Being Of Service In Recovery

by | Jun 7, 2019 | SUD Resources | 0 comments

Being Of Service In Recovery

Recovery Meetings

There are many ways to be of service and one of the most common is in the recovery meetings. Whether it be making coffee, greeting people at the door or taking a service position such as secretary or chair, they will all provide value and substance for you. Here are some more details on the many ways to be of service inside the rooms of recovery:

  • Coffee: Someone has to show up prior to the meeting to make the coffee that’s usually served. They may also put out cups, spoons, napkins, stirrers, creamers, etc. Some meetings choose to offer cookies or other snacks. Some will bake fresh cookies or other snacks; others stop on the way to the meeting to buy them. The meeting will reimburse for this expense.
  • Set up: Each meeting needs tables and chairs. Some meetings are held in rooms where the setup is permanent. Others will need to have someone serve the group by doing this bit of service, setting up tables and chairs before the meeting.
  • Greeters: Some meetings have greeters who shake hands or offer hugs to each member coming in for the meeting. They generally stand by the door to catch members as they come in.
  • Secretary: Each group has a secretary elected to take charge of the meetings. The secretary arrives early each week to ensure the meeting begins as scheduled.
  • Treasurer: This person will keep the donations (no dues or fees are collected); but 12-step groups support themselves by donations made by members. This is generally $1.00 or so, collected during the meeting. The treasurer collects money and pays the bills for the meeting, such as coffee, snacks, rent on the facility, etc.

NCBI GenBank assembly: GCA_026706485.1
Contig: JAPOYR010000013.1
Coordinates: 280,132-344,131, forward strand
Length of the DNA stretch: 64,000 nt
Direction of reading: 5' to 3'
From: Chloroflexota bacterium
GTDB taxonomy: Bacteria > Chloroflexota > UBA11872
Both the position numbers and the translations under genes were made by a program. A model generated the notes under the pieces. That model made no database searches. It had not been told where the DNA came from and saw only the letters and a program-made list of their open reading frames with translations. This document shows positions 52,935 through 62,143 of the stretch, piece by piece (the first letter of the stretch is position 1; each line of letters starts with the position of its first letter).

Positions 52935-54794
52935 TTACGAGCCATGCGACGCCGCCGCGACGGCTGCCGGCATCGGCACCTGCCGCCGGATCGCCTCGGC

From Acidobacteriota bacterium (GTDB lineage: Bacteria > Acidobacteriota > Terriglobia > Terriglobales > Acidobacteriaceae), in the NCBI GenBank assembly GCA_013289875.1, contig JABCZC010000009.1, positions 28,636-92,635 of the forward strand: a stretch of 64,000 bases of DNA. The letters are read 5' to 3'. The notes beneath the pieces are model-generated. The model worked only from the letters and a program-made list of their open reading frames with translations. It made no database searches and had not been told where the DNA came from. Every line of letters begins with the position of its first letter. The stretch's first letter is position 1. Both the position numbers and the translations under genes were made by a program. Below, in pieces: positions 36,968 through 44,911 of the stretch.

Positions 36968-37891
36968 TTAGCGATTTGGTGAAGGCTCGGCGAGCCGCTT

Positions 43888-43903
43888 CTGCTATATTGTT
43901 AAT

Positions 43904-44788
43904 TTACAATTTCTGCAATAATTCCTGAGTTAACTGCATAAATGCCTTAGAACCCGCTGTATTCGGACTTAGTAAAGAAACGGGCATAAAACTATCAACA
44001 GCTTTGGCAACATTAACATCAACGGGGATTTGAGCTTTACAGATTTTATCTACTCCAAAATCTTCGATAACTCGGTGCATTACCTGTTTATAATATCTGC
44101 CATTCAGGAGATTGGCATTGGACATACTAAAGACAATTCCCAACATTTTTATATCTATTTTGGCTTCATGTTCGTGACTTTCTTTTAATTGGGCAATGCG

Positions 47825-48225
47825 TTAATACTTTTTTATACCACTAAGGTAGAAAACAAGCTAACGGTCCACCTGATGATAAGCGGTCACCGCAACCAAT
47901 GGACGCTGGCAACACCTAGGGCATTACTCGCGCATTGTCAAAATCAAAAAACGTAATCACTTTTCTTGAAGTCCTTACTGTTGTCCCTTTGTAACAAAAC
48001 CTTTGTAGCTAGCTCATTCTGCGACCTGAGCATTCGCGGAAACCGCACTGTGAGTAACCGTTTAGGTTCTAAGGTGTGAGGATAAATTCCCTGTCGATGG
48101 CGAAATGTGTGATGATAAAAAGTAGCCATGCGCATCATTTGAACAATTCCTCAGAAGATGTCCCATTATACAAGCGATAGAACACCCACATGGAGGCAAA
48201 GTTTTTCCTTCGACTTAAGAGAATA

• Phone Lists: Some meetings have a list of members with phone numbers, so newer members can call when they need extra support or to find sponsorship in the group. This person will keep phone numbers and information current.
  • Cake: The batter that matters!
  • Clean Up: Usually several volunteers who take down tables and chairs, if needed; empty trash, clean coffee area, and pick up the room after the meeting.

Giving back to those who relate to what you have gone through and are going through is a rewarding experience.

Hospitals & Institutions

The Hospitals and Institutions (H+I) service is carried out by sober members who take meetings into facilities where the general public is not allowed. For instance, these facilities include jails, prisons and treatment centers that prohibit their clients from leaving for outside meetings.

Other Types of Service

  • Conferences and conventions are held by groups, communities and other groups of members, usually annually, to provide gatherings for fellow members to travel to and attend.
  • Events within fellowships are held, sometimes monthly or annually for purposes of making money or to allow social interaction with other members; sometimes serving both purposes.

Gratitude is a part of recovery. It’s the feeling of being thankful for having received something. In recovery, one is grateful for having received the tools and knowledge from rehab or a support group to stay sober. Helping others is an important component of recovery and provides so many benefits:

  • Improves self-esteem and self-confidence
  • Feel more empowered in your recovery
  • Improves your resilience against mental illnesses, such as depression
  • Helps improve your community
  • Find more purpose and meaning in your life
  • Stay connected and not isolate
  • Develop new skills
  • Gain a better perspective of what life is like now in recovery, what’s really important to you and the benefits of living clean.

Helping people because someone helped you is a way of saying thank you. It helps you stay focused on the road of recovery and stay connected with others. Helping and sharing your own experiences with others can be reasons that someone finally discovers peace in their life or experience some relief from an awful day they may be having. Giving back to others is one of the greatest gifts in recovery.

If you want to learn more about being of service or would like to talk to someone about your recovery situation, please feel free to contact us

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